30 Interview Questions: Selecting a Contractor

Bob Borson —  November 9, 2010 — 13 Comments

You are thinking about building a house … It’s a pretty involved and complicated process under the most ideal of circumstances but if you are going to give it a go by yourself, this could be the difference. There are some steps you can take that can help with the most important step – choosing your contractor. I wrote about how important it was to actually check the references your contractor provides you  but I thought it would be wise to pull out a little and look at the selection process from a wider perspective.

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I have prepared a list of questions that every homeowner should ask the contractor during the interview process. These questions can be used to help guide and shape the conversation and while this list is by no means all-inclusive, they are a decent road map to get you started. Be prepared to expect detours at times based on the answers you receive…

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1.  How long have you been in business building homes?

2.  What is your philosophy in building a home?

3.  How is your company organized?

4.  What type of staff is part of your company?

In house carpenters, paints, labor, etc.?

5.  Who are your sub-contractors- such as plumber, electrician, etc.?

6.  Does a superintendent come with the project?

How many hours per day?

7.  How busy is your firm?

8.  How many homes do you build a year?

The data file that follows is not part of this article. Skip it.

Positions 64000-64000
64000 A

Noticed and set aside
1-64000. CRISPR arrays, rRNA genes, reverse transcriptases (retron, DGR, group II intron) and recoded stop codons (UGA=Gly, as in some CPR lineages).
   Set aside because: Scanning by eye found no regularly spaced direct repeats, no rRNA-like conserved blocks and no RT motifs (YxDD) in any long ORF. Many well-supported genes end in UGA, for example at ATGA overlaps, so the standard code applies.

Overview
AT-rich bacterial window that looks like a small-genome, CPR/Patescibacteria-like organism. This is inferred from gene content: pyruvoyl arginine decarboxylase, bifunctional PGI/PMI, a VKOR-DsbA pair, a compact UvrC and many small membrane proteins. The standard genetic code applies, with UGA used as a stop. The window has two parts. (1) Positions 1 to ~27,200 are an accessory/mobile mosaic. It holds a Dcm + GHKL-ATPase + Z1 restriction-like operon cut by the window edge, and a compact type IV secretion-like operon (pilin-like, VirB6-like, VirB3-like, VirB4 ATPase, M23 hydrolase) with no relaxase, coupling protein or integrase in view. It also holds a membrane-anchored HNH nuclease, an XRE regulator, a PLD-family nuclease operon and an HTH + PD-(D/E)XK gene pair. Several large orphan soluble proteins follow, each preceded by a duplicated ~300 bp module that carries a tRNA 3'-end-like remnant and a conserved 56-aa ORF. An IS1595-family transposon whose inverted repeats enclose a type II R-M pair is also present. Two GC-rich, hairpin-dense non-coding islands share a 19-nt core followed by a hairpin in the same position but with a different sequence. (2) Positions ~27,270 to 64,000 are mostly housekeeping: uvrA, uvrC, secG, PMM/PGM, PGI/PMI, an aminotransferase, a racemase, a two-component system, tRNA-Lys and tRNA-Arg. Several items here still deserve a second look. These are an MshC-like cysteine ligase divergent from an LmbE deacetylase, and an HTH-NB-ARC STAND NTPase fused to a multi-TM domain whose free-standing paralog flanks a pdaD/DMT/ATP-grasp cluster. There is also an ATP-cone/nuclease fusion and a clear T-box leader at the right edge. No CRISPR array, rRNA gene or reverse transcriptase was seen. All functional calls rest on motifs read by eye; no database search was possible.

9.  How often is an architect involved?

10.  How do you organize the scheduling and product verification on a project?

11.  What format is your contract?

12.  Are you receptive to a cost of materials/labor plus a fixed contractor fee contract?

Would back up invoices be available?

13.  How you handle changes orders? Approval process, fees, etc.

14.  What form of invoice do you use? Similar to A.I.A. G703 payment request?

15.  How often do you invoice? (Monthly, bi-monthly, etc.)

16.  Any issues with the architect providing Construction Administration services including payment request review?

17.  When bidding a project how many bids do you get per trade?

18.  Will you submit shop drawings for review?

19.  What type of warranty is provided and length? What items are warrantied beyond this length?

20.  Do you provide an owner’s manual at the completion of the project? (Manufacturer’s warranties, product information, sub-contractor contact information, etc.)

21.  What sub-contractors are not under your contract and would be direct to the owner? (pool, landscape, A/V, etc)

Will you coordinate their scope and scheduling within your fee structure.

22.  Why are you interested in building this home? Why are you qualified to build this home?

23.  Have you built any homes similar to this one?

24.  How long do you expect a home like this it might take to build?

25.  How do you like working with an Architect?